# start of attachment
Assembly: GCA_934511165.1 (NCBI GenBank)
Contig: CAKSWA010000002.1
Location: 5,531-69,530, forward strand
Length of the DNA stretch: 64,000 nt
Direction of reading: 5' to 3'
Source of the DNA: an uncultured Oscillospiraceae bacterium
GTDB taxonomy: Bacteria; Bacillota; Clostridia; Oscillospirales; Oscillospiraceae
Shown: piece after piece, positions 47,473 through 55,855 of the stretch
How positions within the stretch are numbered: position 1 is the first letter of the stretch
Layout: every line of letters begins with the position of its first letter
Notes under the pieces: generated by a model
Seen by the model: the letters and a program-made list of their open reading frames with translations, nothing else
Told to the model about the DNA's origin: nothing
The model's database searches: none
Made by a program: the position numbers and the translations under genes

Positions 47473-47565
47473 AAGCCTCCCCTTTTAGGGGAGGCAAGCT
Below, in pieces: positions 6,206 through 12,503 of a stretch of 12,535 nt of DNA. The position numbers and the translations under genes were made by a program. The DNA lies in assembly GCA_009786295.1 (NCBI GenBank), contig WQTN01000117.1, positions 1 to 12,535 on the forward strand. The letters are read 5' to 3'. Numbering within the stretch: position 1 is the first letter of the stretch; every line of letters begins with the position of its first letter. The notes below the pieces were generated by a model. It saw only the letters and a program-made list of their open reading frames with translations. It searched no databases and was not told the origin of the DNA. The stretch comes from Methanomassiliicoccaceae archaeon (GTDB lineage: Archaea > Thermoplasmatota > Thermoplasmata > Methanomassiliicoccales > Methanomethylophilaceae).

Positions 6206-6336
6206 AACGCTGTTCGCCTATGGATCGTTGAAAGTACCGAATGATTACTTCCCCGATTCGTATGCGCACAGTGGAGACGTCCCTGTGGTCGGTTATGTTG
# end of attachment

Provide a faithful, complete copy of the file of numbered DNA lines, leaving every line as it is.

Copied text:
Assembly: GCA_934511165.1 (NCBI GenBank)
Contig: CAKSWA010000002.1
Location: 5,531-69,530, forward strand
Length of the DNA stretch: 64,000 nt
Direction of reading: 5' to 3'
Source of the DNA: an uncultured Oscillospiraceae bacterium
GTDB taxonomy: Bacteria; Bacillota; Clostridia; Oscillospirales; Oscillospiraceae
Shown: piece after piece, positions 47,473 through 55,855 of the stretch
How positions within the stretch are numbered: position 1 is the first letter of the stretch
Layout: every line of letters begins with the position of its first letter
Notes under the pieces: generated by a model
Seen by the model: the letters and a program-made list of their open reading frames with translations, nothing else
Told to the model about the DNA's origin: nothing
The model's database searches: none
Made by a program: the position numbers and the translations under genes

Positions 47473-47565
47473 AAGCCTCCCCTTTTAGGGGAGGCAAGCT
Below, in pieces: positions 6,206 through 12,503 of a stretch of 12,535 nt of DNA. The position numbers and the translations under genes were made by a program. The DNA lies in assembly GCA_009786295.1 (NCBI GenBank), contig WQTN01000117.1, positions 1 to 12,535 on the forward strand. The letters are read 5' to 3'. Numbering within the stretch: position 1 is the first letter of the stretch; every line of letters begins with the position of its first letter. The notes below the pieces were generated by a model. It saw only the letters and a program-made list of their open reading frames with translations. It searched no databases and was not told the origin of the DNA. The stretch comes from Methanomassiliicoccaceae archaeon (GTDB lineage: Archaea > Thermoplasmatota > Thermoplasmata > Methanomassiliicoccales > Methanomethylophilaceae).

Positions 6206-6336
6206 AACGCTGTTCGCCTATGGATCGTTGAAAGTACCGAATGATTACTTCCCCGATTCGTATGCGCACAGTGGAGACGTCCCTGTGGTCGGTTATGTTG